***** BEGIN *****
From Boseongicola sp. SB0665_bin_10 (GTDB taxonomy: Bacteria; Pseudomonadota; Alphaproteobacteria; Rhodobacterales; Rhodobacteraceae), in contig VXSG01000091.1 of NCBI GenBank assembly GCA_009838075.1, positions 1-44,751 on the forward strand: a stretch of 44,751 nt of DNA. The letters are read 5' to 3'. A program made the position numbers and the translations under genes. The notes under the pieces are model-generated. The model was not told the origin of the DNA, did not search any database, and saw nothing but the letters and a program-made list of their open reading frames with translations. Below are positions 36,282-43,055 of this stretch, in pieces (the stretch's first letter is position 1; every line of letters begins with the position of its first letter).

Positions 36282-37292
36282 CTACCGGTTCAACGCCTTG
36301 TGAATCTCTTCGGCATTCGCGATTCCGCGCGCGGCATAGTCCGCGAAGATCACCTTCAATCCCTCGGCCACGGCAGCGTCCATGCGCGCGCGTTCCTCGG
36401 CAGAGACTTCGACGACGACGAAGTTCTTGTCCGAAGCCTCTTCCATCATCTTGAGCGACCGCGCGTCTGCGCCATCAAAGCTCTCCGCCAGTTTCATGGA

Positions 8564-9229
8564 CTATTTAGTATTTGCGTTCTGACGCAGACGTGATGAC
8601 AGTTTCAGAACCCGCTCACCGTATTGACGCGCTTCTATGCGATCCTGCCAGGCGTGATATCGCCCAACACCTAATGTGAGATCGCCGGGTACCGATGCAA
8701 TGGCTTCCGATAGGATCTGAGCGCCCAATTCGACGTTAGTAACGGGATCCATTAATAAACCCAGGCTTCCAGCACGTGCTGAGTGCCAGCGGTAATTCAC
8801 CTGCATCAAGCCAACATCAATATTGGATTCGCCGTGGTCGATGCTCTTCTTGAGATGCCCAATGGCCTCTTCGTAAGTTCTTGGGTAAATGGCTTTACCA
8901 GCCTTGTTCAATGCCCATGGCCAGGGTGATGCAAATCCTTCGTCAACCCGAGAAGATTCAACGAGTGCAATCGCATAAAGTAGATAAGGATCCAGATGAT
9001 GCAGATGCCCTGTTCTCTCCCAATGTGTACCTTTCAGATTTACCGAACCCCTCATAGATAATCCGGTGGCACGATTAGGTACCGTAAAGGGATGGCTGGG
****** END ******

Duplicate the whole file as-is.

From Boseongicola sp. SB0665_bin_10 (GTDB taxonomy: Bacteria; Pseudomonadota; Alphaproteobacteria; Rhodobacterales; Rhodobacteraceae), in contig VXSG01000091.1 of NCBI GenBank assembly GCA_009838075.1, positions 1-44,751 on the forward strand: a stretch of 44,751 nt of DNA. The letters are read 5' to 3'. A program made the position numbers and the translations under genes. The notes under the pieces are model-generated. The model was not told the origin of the DNA, did not search any database, and saw nothing but the letters and a program-made list of their open reading frames with translations. Below are positions 36,282-43,055 of this stretch, in pieces (the stretch's first letter is position 1; every line of letters begins with the position of its first letter).

Positions 36282-37292
36282 CTACCGGTTCAACGCCTTG
36301 TGAATCTCTTCGGCATTCGCGATTCCGCGCGCGGCATAGTCCGCGAAGATCACCTTCAATCCCTCGGCCACGGCAGCGTCCATGCGCGCGCGTTCCTCGG
36401 CAGAGACTTCGACGACGACGAAGTTCTTGTCCGAAGCCTCTTCCATCATCTTGAGCGACCGCGCGTCTGCGCCATCAAAGCTCTCCGCCAGTTTCATGGA

Positions 8564-9229
8564 CTATTTAGTATTTGCGTTCTGACGCAGACGTGATGAC
8601 AGTTTCAGAACCCGCTCACCGTATTGACGCGCTTCTATGCGATCCTGCCAGGCGTGATATCGCCCAACACCTAATGTGAGATCGCCGGGTACCGATGCAA
8701 TGGCTTCCGATAGGATCTGAGCGCCCAATTCGACGTTAGTAACGGGATCCATTAATAAACCCAGGCTTCCAGCACGTGCTGAGTGCCAGCGGTAATTCAC
8801 CTGCATCAAGCCAACATCAATATTGGATTCGCCGTGGTCGATGCTCTTCTTGAGATGCCCAATGGCCTCTTCGTAAGTTCTTGGGTAAATGGCTTTACCA
8901 GCCTTGTTCAATGCCCATGGCCAGGGTGATGCAAATCCTTCGTCAACCCGAGAAGATTCAACGAGTGCAATCGCATAAAGTAGATAAGGATCCAGATGAT
9001 GCAGATGCCCTGTTCTCTCCCAATGTGTACCTTTCAGATTTACCGAACCCCTCATAGATAATCCGGTGGCACGATTAGGTACCGTAAAGGGATGGCTGGG